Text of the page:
Hi, my name is Crystal, and I love tradition and ritual, but I also love novel things and creating something special just for one person. When my mum died a few years ago, I decided that I wanted to write her funeral service – not just my eulogy, but the whole service. I wanted to tie in traditional elements as well as Bible verses and poems that she loved, but I also wanted something that was just for her and her alone. I learned a lot through that experience. If you have lost a loved one, I extend you my sympathy. I know how that feels, and I want to help with the funeral service. This blog has ideas and tips for writing your own service as well as a range of other things. I hope it helps.
Choosing the perfect cemetery monument for a dearly departed loved one can be one of the hardest parts of planning funeral and burial arrangements, especially if you've never done it before. Here are three of the most common mistakes people make when choosing a monument and how you can avoid them.
Choosing Low Quality Materials
When you're choosing a cemetery monument, most memorial companies will provide you with a digital or physical catalogue of the available materials. Often, these catalogues only show a swatch of the material's colour and texture along with a name. As a result, many people choose their monument materials based on looks alone. However, while looks are certainly important, you also need to keep longevity in mind. Many pretty materials don't stand up to weathering over time, leading monuments to crumble over the years. So when choosing a material, make sure you do your research on its durability. Marble, for example, is a beautiful choice, but it's also unsuited to damp areas. Granite, on the other hand, is both attractive and highly durable.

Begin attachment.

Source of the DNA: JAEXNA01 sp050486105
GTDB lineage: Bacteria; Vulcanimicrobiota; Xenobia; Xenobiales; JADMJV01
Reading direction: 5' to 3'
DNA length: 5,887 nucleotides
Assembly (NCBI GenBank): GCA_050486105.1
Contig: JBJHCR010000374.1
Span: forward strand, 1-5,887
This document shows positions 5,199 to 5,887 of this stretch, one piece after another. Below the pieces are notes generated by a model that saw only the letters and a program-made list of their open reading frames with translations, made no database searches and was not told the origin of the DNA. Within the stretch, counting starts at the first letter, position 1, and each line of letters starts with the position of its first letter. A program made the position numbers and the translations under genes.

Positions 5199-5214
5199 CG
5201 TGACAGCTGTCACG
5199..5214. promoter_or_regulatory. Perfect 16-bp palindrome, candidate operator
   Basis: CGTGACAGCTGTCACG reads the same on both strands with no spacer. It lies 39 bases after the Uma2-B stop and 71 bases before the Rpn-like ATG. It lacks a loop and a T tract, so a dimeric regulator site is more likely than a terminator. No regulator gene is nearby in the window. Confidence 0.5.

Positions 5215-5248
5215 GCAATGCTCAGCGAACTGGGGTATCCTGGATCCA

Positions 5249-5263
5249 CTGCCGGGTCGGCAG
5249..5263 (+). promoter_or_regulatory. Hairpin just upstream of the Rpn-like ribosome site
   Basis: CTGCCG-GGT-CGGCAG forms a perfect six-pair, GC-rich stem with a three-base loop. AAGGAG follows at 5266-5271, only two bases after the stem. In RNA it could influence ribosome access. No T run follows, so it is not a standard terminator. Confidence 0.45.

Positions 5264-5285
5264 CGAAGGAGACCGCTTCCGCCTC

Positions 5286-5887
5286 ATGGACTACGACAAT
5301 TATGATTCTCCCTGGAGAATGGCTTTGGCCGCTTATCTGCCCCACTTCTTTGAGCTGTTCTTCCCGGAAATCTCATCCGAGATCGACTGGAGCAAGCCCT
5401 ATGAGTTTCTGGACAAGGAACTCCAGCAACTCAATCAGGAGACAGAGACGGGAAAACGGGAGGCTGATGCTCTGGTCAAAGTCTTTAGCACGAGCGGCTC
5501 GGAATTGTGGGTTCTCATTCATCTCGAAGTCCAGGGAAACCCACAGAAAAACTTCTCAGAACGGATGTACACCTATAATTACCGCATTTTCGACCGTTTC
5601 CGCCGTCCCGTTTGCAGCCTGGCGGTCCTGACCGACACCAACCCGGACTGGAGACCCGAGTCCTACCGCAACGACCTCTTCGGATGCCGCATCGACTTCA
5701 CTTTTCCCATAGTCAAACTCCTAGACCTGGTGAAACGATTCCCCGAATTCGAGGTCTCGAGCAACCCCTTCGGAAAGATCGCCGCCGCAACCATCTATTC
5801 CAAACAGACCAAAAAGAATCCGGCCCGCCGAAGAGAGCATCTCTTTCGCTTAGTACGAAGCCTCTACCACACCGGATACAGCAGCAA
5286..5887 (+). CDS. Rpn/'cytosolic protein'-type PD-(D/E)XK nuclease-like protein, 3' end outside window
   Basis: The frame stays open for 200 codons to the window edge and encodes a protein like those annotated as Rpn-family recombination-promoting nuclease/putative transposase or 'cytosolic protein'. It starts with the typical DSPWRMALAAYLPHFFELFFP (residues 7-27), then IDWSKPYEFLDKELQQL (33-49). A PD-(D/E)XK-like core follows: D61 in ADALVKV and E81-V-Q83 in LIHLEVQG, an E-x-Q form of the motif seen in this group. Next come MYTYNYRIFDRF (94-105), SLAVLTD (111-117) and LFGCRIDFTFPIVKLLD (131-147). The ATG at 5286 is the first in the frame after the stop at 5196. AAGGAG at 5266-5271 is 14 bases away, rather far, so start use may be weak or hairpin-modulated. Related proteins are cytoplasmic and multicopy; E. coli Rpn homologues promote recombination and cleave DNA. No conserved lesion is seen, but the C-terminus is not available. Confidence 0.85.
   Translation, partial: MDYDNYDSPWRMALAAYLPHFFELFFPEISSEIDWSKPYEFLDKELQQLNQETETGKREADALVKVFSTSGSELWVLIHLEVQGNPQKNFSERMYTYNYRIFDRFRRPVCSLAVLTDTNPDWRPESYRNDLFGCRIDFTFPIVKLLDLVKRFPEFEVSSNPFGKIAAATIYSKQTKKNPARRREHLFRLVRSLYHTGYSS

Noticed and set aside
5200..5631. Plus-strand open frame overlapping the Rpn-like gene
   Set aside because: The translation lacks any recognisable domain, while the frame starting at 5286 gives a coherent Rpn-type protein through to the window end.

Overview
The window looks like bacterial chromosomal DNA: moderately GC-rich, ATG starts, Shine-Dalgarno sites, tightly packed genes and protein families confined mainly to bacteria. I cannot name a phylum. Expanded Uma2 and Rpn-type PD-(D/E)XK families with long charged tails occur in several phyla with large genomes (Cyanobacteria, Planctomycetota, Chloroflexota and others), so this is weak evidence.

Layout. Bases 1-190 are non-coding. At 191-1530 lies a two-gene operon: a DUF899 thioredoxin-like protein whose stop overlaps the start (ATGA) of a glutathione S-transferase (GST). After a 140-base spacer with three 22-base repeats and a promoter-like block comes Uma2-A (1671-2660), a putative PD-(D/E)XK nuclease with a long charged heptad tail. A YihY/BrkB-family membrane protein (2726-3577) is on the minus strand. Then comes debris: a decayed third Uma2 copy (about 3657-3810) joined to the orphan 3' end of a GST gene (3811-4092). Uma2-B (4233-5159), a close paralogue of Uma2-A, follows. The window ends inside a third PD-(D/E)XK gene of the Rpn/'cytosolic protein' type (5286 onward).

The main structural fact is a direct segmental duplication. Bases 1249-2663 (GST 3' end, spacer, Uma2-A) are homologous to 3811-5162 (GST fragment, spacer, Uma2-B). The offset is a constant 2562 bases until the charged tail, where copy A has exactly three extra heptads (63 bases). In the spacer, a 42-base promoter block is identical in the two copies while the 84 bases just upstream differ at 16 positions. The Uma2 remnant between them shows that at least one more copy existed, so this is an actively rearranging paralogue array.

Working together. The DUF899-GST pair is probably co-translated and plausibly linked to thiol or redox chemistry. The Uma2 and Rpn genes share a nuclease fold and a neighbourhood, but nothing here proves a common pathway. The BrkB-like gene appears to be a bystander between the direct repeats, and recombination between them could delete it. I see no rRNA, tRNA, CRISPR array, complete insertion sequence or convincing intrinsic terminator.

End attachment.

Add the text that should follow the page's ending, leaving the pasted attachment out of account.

Ignoring the Cemetery Regulations
Another common mistake many families make is neglecting to check whether their monument choice adheres to the cemetery's regulations. If you don't check the rules before ordering, you could find yourself with a very costly and unusable monument on your hands. Most cemeteries have guidelines on which materials, colours, sizes and shapes they'll allow. Some also have rules on which side the husband and wife should be on in a companion memorial, whether built-in vases are allowed, and which religious symbols can be incorporated. Remember that you're not bound to a specific cemetery. If the one you've chosen doesn't allow for your dream monument, feel free to ask around at other local cemeteries.
Overspending on an Expensive Monument
Finally, it's always important to resist overspending on your monument. Since you loved your dearly departed friend or relative so much, you likely feel an obligation or desire to memorialise them with the best monument money can buy. However, if you spend too much on the monument, you'll find yourself struggling with other aspects of the funeral arrangements. When choosing a monument, try to remember that you don't need to spend a lot of money to show how loved the deceased was. Other ways to show how much you care include choosing a monument in their favourite colour or adding a small personalisation.